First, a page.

2010/05/04

In response to a question on answers.hackaday (this one) about an open-source DMX-512 platform, I figured I’d post something about what I’ve got under development as part of a larger project.  The long-term goal is to develop a wall-mounted control panel (e.g. in the standard light-switch box) for lighting scenes.  A number of these would be installed at key places in our church sanctuary, allowing the DMX-controlled lights to be operated without having to trudge upstairs and find the light board.

The module in question would be the brains of such a beast, having a microcontroller and the necessary DMX interfacing.  An ATXmega would form the core, given that it’s the most versatile MCU I’ve used so far.  DMX interfacing uses a pair of MAX13430’s, which are dual-voltage transceivers allowing me to run the DMX ports at the proper 5V yet interface cleanly to the ATXmega running at 3.3V.  A soft-USB port is present for configuration, though that depends on either porting or rewriting the AVR-USB stack to run at 32MHz, or just running the whole module at say 20MHz (the max current speed for AVR-USB).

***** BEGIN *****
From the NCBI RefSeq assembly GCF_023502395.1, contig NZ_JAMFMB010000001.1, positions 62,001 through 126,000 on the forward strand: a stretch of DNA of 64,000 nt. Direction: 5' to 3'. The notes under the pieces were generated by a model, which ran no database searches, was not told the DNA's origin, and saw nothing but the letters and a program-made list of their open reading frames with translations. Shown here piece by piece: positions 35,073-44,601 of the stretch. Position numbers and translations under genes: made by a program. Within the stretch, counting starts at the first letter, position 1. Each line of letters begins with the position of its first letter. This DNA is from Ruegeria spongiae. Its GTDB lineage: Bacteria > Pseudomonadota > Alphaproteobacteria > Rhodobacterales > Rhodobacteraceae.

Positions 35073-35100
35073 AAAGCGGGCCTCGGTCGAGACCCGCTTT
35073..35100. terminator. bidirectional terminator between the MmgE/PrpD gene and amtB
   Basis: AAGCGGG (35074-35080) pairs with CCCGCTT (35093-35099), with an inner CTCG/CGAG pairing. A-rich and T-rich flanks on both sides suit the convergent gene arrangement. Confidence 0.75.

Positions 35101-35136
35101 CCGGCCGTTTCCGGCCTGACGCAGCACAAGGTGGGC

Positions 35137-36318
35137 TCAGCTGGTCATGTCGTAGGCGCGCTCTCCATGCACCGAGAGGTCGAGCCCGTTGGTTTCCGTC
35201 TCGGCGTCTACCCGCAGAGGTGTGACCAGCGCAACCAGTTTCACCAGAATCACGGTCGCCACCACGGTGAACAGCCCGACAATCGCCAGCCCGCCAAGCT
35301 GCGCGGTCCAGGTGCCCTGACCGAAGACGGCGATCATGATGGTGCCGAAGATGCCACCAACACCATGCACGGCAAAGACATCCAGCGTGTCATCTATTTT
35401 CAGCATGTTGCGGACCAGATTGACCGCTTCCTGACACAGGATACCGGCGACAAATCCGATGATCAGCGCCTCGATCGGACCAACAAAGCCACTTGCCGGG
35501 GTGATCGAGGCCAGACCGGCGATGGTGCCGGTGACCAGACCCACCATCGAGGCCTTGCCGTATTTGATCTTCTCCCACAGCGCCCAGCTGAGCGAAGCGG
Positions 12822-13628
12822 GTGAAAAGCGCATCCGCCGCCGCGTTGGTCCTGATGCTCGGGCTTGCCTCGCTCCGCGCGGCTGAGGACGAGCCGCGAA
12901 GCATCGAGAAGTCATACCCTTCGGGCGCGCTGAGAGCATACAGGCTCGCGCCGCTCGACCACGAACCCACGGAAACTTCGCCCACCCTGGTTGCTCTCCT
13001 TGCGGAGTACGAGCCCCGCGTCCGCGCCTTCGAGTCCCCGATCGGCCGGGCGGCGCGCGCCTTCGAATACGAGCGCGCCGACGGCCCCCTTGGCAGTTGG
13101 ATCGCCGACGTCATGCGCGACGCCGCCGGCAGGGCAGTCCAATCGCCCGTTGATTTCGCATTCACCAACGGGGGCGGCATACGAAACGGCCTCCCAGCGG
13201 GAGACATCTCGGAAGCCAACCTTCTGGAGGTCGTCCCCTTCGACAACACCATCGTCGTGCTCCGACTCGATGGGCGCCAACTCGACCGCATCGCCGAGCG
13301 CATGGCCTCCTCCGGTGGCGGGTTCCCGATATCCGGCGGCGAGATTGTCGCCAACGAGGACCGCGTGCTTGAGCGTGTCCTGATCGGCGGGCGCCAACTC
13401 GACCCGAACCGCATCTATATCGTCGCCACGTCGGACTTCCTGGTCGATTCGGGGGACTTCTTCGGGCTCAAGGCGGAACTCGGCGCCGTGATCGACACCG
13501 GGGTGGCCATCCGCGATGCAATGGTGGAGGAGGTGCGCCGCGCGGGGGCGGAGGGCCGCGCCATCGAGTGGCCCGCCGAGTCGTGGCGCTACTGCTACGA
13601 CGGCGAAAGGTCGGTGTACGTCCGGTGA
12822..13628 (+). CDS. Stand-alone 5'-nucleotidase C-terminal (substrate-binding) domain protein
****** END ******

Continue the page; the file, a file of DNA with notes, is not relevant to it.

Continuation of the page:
The module takes the physical form of a 40-pin 600mil DIP, for which sockets are easily available anywhere and everywhere.  All the pins not used by the DMX interfaces are brought out on pins for use by whatever you want to drop this thing into.  DMX and power connections are made via screw terminals, which could be routed to standard 5-pin DMX connectors on whatever chassis you have.

This module is still under development, as in I was modifying and cleaning up the PCB just a few minutes ago.  The DIP power pins are yet to be routed, and there’s more cleanup to be done.  However, I’m waiting to turn the actual boards until I get my baseline Xmega adapters populated and can start developing some of the software so I know I’m not smoking something.  I expect to turn these boards in 2-3mo, and shortly make them available for purchase.